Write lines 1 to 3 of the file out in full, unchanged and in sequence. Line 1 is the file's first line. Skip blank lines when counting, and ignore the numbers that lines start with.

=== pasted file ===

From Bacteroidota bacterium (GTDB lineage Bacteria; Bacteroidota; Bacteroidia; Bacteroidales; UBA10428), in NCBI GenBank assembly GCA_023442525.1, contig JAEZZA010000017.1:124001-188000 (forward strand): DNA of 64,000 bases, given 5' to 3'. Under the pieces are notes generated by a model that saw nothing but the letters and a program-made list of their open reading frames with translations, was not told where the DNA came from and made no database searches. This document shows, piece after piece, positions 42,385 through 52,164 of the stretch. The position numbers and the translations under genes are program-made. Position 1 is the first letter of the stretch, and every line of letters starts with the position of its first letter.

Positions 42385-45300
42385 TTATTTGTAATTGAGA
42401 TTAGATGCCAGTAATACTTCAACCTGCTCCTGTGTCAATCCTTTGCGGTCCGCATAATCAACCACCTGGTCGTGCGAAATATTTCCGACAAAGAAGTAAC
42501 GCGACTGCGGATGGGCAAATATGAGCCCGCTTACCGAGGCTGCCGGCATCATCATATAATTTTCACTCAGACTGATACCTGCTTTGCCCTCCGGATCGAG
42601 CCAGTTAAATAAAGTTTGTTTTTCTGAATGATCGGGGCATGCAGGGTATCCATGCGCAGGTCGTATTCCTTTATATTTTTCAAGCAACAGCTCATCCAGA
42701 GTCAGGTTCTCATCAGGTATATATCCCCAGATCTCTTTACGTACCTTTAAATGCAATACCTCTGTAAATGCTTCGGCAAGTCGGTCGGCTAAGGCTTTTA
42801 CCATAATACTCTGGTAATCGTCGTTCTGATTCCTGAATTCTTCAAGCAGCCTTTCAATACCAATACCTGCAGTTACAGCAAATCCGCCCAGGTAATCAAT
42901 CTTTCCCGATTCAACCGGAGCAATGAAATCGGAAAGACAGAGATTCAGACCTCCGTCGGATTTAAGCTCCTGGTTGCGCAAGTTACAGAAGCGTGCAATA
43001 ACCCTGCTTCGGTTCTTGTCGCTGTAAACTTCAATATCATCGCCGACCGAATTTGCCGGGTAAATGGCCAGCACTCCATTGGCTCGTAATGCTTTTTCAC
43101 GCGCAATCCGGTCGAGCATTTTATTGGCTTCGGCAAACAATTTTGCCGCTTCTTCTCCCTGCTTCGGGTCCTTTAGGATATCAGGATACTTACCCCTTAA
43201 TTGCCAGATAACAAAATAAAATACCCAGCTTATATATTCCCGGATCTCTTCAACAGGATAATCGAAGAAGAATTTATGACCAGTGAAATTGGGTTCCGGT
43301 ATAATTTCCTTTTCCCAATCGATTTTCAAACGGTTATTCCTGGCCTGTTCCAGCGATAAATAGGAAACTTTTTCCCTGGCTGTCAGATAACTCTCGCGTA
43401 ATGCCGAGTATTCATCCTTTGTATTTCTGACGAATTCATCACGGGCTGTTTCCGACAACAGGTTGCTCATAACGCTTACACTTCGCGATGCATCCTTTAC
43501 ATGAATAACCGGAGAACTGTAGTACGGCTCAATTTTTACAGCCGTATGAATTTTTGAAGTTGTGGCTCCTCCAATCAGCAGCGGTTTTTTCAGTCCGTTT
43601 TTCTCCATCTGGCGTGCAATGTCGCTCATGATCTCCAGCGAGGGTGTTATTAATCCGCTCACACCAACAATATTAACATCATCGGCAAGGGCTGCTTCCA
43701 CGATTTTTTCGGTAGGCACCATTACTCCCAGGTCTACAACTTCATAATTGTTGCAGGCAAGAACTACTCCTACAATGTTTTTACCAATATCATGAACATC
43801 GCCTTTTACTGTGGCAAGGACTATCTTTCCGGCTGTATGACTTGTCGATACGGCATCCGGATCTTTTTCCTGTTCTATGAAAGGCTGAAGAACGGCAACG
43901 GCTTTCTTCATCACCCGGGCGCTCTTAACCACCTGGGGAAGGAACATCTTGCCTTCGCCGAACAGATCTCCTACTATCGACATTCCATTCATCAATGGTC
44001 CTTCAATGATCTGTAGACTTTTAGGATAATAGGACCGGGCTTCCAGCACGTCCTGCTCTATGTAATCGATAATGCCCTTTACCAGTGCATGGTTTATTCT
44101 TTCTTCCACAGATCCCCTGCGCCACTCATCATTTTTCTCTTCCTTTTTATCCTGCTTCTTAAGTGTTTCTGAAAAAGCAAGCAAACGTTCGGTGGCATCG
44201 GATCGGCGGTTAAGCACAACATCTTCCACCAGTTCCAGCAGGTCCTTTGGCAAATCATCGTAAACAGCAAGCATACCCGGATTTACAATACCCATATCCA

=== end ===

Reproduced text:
From Bacteroidota bacterium (GTDB lineage Bacteria; Bacteroidota; Bacteroidia; Bacteroidales; UBA10428), in NCBI GenBank assembly GCA_023442525.1, contig JAEZZA010000017.1:124001-188000 (forward strand): DNA of 64,000 bases, given 5' to 3'. Under the pieces are notes generated by a model that saw nothing but the letters and a program-made list of their open reading frames with translations, was not told where the DNA came from and made no database searches. This document shows, piece after piece, positions 42,385 through 52,164 of the stretch. The position numbers and the translations under genes are program-made. Position 1 is the first letter of the stretch, and every line of letters starts with the position of its first letter.

Positions 42385-45300
42385 TTATTTGTAATTGAGA